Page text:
Meeting the needs of HIV-positive pregnant women and their offspring is critical to India's political and financial commitment to achieving universal access to HIV prevention, treatment, care and support. This review of the strategy to prevent vertical transmission of HIV in Mysore district, Karnataka, highlights the need to integrate prevention of parent-to-child transmission (PPTCT) and reproductive and child health (RCH) services. All key officials who were involved in the integration of services at the state and district levels were interviewed by use of semistructured protocols. Policy documents and guidelines issued by the Department of Health and Family Welfare and Karnataka State AIDS Prevention Society were reviewed, as were records and official orders issued by the office of District Health and Family Welfare Officer and District HIV/AIDS Programme Office, Mysore. Routine data were also collected from all health facilities. This review found that 4.5 years of PPTCT-RCH integration resulted not only in a rise in antenatal registrations but also in almost all pregnant women counselled during antenatal care undergoing HIV tests. Based on the findings, we propose recommendations for successful replication of this strategy. Integration of PPTCT services with RCH should take place at all levels - policy, administration, facility and community. The increased demand for HIV counselling and testing resulting from service integration must be met by skilled human resources, sufficient facilities and adequate funds at the facility level.

  15. Threading through history: the vertical transmission of Davy, Faraday and Tyndall’s lecture demonstration practices

    Directory of Open Access Journals (Sweden)

    Ceri Pitches

    2016-11-01

    Full Text Available This essay explores the extent to which residues of the practices inherent in nineteenth-century science lecture-demonstrations from the Royal Institution of Great Britain (RI are evident in contemporary forms of Science Museum Group (SMG Explainer presentations. The discipline of Performance Studies offers a number of models to discuss such a consideration and this essay draws particularly on the connected, transgenerational theories of vertical transmission, embodied knowledge and intertheatricality. Specifically, the focus is on three notable scientists, selected here for their particular influence on the lecture-demonstration practices at the RI during the nineteenth century: Humphry Davy, Michael Faraday and John Tyndall. It suggests that aspects of their embodied performances in the lecture theatre have been transmitted through subsequent generations of RI practitioners. Extending this transmission, via specific events in 1954 that led to Science Museum Guide Lecturers observing RI practices, it suggests that these practices were then inherited and passed down through generations of lecturing and explaining staff at the museum.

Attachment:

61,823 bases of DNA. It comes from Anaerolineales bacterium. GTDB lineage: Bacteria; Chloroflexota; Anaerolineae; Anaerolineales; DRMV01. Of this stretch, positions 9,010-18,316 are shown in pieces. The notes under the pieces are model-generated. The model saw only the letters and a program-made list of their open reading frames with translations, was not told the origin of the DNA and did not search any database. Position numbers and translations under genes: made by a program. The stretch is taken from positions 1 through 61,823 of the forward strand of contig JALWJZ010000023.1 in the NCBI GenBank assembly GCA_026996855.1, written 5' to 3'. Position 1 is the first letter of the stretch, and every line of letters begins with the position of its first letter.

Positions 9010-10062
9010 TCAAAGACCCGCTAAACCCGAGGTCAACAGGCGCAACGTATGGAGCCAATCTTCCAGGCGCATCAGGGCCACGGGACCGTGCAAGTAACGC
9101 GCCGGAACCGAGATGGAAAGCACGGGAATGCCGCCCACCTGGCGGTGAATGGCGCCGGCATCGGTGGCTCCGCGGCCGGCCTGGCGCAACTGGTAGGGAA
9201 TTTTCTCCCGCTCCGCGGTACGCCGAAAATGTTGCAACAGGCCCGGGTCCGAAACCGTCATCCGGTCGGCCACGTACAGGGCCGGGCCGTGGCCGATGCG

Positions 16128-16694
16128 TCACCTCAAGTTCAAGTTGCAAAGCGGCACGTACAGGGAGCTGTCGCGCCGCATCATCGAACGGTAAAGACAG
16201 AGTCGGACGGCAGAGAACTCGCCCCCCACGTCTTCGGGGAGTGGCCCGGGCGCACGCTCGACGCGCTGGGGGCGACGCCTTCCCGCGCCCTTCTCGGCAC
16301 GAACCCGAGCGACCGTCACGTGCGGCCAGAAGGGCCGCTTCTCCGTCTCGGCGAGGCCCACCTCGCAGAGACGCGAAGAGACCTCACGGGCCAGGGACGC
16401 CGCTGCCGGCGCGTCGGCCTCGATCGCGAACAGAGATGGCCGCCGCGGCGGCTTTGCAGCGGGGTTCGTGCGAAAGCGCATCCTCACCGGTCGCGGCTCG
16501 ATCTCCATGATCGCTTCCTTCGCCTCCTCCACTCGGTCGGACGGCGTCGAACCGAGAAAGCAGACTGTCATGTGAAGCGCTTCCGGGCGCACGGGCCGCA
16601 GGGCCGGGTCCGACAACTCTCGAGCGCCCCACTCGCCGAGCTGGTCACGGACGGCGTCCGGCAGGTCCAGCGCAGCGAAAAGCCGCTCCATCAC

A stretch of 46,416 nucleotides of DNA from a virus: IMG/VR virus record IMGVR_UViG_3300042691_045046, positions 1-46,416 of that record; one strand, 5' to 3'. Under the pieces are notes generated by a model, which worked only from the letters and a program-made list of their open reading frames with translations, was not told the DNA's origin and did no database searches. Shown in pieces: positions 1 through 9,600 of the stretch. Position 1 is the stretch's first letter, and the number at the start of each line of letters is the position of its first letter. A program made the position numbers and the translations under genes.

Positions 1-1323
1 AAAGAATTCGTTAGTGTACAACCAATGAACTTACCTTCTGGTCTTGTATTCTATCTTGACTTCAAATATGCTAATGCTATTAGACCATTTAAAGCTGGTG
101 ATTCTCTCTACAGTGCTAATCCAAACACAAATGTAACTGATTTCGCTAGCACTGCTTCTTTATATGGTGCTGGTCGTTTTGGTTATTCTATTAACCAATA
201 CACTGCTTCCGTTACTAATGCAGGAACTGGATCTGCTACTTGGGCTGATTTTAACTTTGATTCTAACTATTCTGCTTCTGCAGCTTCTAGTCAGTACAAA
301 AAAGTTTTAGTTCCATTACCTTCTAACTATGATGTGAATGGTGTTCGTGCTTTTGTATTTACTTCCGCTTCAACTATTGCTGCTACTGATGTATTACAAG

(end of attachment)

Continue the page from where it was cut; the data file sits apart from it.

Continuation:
16. Inter-species transmission of viral hemorrhagic septicemia virus (VHSV) from turbot (Scophthalmus maximus) to rainbow trout (Onchorhynchus mykiss)

    DEFF Research Database (Denmark)

    Schönherz, Anna Amanda; Lorenzen, Niels; Einer-Jensen, Katja

    2013-01-01

    barriers. The viral hemorrhagic septicemia virus (VHSV), a rhabdovirus with high economic impact on the aquaculture industry, has developed an exceptionally wide host range across marine and freshwater environments. Transmission of VHSV between host species therefore represents a potential risk......Successful viral infection is a complex mechanism, involving many host–pathogen interactions that developed during coevolution of host and pathogen, and often result in host-species specificity. Nevertheless, many viruses are able to infect several host species and sporadically cross species...... for aquaculture, which currently is not addressed in biosecurity managements. The objective of this study was to investigate the inter-species transmission potential of VHSV and evaluate whether infected marine wild fish pose a potential risk on marine cultured rainbow trout. A cohabitation infection trial...